How an outdoor adventure challenge is structured will depend on your town. Perhaps you could create a geocaching course and organize teams to search the parks. If you are in a more urban area, you could involve businesses to serve as challenge stops. Each team could film the individual challenges and post the videos on a social media page.

Or, perhaps there is a ropes course that would like to host your fundraising efforts. You could create an obstacle course at a beach or public forest nearby. Think about where people in your community would enjoy spending their time and go from there.

2. Virtual talent show

The pandemic started as a serious challenge for nonprofits, but now the new virtual events have dramatically expanded the ways to raise money. If your nonprofit’s donors, volunteers, and target audience have talents, you can encourage them to show their stuff while raising funds with a virtual talent show.

You can host this show for free through your social media platform. You just need to get people to tune in. Promote your event with an email campaign and encourage participants to share the invitation with their friends and family. 

For the big day, tap one especially charismatic person within your organization to serve as the master of ceremonies. Have them share your mission and ask for additional donations between the talent showcase. 

3. Gaming tournament

Take advantage of interactive online video games, virtual poker tournaments, and other remote fun by organizing a gaming tournament. This can be a fun idea for nonprofits because participants can be from anywhere in the country. The key is finding someone already active in the online gaming community to teach you more about connecting with others via this platform.

The gaming tournament doesn’t have to be virtual, either. For example, my mother loves to play bridge. She has a large group of friends with whom she plays cards every week. If anyone connected with your charity has a similar social scene, you’ve got some easy fundraising opportunities. Just find out what people are playing and see how your nonprofit can leverage that knowledge.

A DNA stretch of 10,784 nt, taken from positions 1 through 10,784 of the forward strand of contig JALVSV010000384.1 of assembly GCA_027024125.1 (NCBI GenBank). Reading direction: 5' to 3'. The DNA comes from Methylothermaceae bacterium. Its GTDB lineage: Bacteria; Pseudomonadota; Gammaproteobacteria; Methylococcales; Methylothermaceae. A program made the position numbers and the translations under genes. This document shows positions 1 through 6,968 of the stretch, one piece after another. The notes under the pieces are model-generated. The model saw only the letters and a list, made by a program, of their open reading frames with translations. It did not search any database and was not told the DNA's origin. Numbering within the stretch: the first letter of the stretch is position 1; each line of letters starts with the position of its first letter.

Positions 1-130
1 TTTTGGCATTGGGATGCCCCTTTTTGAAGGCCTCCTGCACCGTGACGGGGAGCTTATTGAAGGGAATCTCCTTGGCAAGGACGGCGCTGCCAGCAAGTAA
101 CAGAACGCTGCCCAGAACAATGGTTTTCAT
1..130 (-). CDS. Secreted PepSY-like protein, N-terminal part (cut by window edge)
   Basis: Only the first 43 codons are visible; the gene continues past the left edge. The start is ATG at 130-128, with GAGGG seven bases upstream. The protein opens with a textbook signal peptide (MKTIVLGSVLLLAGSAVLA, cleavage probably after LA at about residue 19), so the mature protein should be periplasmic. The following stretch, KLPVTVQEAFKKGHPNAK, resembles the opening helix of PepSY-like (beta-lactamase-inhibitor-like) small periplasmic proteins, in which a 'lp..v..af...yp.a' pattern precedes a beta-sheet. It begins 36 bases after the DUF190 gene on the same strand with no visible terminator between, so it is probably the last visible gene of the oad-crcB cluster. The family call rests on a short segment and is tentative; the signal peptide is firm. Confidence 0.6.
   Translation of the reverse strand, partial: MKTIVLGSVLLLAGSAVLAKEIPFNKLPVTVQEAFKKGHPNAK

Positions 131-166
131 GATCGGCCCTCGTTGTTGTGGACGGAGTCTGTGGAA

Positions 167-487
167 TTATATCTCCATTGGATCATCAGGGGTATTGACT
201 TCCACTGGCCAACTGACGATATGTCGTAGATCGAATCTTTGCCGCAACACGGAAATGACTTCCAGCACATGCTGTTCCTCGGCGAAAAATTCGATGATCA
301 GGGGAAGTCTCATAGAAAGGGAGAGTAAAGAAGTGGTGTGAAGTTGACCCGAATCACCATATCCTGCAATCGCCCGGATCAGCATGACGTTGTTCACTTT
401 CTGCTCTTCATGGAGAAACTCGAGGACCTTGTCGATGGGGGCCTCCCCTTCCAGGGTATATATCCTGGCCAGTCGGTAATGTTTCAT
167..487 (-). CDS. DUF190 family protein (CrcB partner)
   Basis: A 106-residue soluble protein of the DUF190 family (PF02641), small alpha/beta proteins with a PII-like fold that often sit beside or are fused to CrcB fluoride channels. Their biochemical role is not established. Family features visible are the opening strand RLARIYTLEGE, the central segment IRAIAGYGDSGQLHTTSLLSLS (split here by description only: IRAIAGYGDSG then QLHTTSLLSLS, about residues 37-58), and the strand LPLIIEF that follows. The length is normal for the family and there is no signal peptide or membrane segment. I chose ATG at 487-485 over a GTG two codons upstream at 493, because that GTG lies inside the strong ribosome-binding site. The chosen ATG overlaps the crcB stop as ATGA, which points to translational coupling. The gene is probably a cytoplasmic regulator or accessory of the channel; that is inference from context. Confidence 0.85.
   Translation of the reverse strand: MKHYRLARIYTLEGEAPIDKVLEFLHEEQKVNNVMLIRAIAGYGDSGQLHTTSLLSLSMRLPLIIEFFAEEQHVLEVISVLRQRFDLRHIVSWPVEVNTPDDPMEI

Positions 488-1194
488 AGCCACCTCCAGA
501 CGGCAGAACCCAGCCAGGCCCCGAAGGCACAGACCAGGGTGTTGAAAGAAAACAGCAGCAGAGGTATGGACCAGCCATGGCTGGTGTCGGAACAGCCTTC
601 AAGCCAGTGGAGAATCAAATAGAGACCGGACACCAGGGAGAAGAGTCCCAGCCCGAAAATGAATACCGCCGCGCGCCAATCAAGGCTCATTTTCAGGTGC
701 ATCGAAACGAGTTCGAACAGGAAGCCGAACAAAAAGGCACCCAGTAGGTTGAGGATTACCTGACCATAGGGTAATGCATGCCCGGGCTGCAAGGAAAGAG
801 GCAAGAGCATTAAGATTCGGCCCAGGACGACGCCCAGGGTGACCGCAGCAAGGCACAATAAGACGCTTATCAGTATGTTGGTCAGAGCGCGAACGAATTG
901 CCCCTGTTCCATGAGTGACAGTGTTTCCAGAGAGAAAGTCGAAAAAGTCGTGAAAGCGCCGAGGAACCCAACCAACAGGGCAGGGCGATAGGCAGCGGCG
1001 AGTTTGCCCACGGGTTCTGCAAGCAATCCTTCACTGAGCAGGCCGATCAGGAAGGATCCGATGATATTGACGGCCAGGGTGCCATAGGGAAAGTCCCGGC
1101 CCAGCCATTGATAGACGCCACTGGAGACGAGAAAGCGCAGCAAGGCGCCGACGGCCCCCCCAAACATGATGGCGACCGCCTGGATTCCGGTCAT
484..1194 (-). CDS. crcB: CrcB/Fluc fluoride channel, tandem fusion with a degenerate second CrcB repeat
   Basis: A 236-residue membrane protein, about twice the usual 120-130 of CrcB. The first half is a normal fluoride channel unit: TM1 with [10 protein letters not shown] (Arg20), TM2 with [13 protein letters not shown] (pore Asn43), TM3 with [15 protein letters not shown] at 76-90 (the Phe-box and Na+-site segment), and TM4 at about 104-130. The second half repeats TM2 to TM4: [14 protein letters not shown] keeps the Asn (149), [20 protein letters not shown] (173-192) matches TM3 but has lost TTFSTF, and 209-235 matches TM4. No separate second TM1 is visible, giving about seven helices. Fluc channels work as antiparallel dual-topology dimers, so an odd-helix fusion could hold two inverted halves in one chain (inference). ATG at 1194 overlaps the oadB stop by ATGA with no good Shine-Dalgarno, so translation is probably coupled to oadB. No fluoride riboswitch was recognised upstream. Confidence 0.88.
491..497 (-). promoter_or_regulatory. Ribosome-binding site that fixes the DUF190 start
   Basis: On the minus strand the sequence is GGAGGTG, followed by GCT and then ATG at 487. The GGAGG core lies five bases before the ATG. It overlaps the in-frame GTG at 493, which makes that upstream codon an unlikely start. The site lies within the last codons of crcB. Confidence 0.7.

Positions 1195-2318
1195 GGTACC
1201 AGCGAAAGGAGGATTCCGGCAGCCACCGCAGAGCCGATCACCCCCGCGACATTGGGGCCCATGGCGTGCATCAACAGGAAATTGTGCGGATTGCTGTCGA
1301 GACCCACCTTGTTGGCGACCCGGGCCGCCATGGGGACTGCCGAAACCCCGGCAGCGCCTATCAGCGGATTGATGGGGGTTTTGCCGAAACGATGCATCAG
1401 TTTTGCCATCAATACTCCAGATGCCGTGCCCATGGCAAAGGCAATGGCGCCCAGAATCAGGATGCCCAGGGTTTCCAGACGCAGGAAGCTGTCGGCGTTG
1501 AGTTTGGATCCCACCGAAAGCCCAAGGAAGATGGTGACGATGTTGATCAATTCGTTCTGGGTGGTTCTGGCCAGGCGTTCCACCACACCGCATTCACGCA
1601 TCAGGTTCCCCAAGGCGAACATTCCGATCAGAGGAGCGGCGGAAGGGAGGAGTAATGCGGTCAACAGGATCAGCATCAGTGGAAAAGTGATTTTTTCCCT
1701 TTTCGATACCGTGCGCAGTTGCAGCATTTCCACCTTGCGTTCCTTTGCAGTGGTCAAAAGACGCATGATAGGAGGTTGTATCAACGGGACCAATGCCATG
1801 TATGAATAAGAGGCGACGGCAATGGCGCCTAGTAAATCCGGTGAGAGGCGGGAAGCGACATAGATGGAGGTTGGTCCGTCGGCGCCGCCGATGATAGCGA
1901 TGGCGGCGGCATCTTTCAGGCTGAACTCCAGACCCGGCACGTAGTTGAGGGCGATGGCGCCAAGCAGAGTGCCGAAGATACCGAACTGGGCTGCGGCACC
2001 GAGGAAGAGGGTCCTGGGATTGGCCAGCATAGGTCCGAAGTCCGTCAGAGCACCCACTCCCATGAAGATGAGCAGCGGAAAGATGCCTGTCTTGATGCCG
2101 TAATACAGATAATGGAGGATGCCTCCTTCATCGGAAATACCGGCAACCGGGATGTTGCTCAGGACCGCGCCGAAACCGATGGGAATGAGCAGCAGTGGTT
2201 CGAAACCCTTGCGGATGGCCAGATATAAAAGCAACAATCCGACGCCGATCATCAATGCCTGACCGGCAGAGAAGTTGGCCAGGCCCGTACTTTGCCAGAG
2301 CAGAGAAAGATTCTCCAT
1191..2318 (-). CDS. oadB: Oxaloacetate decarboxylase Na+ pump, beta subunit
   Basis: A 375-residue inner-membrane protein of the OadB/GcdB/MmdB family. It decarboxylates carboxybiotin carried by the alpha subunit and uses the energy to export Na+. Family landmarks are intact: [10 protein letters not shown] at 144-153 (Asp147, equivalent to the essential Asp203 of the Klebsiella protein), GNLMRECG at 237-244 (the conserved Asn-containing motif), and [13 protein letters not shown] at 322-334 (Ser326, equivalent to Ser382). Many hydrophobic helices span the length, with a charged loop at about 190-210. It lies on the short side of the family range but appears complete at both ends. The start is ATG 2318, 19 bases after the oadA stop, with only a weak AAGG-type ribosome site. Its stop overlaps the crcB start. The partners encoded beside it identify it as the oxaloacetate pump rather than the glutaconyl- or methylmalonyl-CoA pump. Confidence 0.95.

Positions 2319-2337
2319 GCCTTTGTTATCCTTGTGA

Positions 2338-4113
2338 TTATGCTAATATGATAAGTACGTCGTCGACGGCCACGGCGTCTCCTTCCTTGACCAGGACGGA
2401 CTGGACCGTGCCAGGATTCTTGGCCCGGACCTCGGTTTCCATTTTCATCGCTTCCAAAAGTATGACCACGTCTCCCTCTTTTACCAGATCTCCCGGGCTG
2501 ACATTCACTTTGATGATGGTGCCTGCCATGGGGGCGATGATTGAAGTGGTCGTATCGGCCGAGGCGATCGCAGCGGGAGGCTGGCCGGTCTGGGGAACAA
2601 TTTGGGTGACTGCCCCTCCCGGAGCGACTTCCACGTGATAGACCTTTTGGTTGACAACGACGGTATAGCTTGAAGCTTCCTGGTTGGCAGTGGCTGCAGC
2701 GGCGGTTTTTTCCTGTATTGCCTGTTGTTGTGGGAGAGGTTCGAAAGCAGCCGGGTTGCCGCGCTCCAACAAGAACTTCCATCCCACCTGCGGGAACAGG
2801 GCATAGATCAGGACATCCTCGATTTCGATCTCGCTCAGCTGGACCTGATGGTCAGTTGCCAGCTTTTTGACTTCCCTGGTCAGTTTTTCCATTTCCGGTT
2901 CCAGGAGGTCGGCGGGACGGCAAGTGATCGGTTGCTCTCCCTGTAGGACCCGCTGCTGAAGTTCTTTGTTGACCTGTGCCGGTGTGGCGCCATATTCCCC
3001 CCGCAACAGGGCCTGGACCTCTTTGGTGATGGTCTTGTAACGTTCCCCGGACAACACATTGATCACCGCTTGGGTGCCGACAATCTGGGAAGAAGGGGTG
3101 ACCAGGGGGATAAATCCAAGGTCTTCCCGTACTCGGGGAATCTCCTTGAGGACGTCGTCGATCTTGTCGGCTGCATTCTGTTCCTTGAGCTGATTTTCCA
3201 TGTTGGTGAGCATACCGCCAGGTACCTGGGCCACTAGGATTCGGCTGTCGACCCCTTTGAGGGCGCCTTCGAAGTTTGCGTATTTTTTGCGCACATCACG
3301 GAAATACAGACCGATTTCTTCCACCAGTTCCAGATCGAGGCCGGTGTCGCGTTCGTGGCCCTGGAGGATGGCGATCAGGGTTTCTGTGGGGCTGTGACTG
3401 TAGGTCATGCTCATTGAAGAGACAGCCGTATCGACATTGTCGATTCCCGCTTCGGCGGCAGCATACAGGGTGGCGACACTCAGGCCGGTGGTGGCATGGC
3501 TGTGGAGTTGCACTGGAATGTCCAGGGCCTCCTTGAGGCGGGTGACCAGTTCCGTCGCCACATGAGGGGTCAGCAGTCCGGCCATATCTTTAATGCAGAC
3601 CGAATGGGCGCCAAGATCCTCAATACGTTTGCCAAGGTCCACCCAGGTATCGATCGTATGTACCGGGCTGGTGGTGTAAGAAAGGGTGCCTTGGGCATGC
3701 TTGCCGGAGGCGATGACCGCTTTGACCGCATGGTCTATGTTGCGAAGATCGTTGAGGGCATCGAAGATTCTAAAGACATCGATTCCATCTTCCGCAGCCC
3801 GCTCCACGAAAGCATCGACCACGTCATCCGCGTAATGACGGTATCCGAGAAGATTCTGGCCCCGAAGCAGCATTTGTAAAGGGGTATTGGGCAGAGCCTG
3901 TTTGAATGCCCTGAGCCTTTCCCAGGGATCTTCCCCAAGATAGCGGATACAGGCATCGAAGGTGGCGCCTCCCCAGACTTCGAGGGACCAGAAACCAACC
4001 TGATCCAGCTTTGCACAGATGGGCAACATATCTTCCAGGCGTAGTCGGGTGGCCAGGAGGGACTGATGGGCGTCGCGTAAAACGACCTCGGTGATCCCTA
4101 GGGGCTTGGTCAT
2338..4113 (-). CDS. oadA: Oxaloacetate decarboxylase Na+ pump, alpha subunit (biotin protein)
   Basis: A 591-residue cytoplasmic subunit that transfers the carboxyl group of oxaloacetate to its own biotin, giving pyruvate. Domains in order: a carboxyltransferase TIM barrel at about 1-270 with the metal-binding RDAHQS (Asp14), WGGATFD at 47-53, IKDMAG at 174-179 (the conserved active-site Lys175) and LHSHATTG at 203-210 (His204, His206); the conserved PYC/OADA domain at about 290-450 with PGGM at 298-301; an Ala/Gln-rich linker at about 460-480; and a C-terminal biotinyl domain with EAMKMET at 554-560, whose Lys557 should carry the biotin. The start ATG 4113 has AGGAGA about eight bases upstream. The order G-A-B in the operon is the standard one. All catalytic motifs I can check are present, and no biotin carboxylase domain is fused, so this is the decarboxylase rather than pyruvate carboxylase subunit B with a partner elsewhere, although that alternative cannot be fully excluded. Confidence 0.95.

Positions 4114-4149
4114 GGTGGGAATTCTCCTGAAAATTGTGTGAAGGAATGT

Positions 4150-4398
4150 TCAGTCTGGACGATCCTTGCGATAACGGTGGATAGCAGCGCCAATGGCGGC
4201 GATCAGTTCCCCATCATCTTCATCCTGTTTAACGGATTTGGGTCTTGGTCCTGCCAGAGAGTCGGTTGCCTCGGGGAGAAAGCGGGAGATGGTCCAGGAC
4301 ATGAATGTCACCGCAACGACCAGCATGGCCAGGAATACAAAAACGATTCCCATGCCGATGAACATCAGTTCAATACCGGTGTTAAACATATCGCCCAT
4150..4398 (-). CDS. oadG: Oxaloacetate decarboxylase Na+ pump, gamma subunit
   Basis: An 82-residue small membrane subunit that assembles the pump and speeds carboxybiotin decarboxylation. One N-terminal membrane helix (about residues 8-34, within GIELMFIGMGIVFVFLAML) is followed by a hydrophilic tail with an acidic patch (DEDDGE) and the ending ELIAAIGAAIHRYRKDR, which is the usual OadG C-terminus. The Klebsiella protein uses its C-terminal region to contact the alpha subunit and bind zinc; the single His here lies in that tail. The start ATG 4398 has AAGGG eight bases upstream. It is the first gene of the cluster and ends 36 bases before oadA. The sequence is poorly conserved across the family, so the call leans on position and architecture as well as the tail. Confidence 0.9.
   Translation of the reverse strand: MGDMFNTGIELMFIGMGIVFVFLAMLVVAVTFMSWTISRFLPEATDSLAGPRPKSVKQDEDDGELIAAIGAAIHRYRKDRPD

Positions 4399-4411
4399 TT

4. Themed costume run/walk

It seems like almost every nonprofit has hosted a 5K fun run at one point — but you can make yours stand out with some creative brainstorming. Think about themes that can somehow relate to your charity’s mission, but most importantly, make it fun. The sillier, the better. 

Let’s say your nonprofit helps people cover the costs to spay or neuter their pets. A great way to engage these people and the community is to create a costumed pet parade theme for the walk. You can organize prizes given by a panel of local celebrity judges, increasing the opportunities for media attention and fun. 

5. Food festival for a cause

Every community has its fill of foodies who would love to try different cuisines, whether the food comes from area gourmet restaurants or a collection of food trucks. Make a list of the best restaurants in the community and approach them with a proposal that includes plenty of marketing on their behalf. 

And don’t forget to send them a thank you for your donation letter, which you can make even more special by giving it to them already in a frame. That way, they can hang it in their doorway, where their customers can learn more about your organization and consider donating as well.  

People from the community will be able to sample many different foods with a ticket price that could be cheaper than the cost of dinner. You can encourage attendees to vote for their favorite soup, salad, sandwich, or dessert — giving the restaurant bragging rights for the entire year. 

Elevate your fundraising impact and unleash your marketing creativity

Although fundraising is a serious undertaking to support the good work of any nonprofit, be sure to keep the creative process fun. Remember, no idea is bad — even though you’ll have to determine which of your fundraising event ideas will yield the best return on your investment.

To begin the process of getting creative with new ideas for your nonprofit, determine which of your current events are worth letting go. Do the math and think critically about why it isn’t working. When you see what doesn’t work, you’ll be more likely to find a creative solution to organize a more successful event.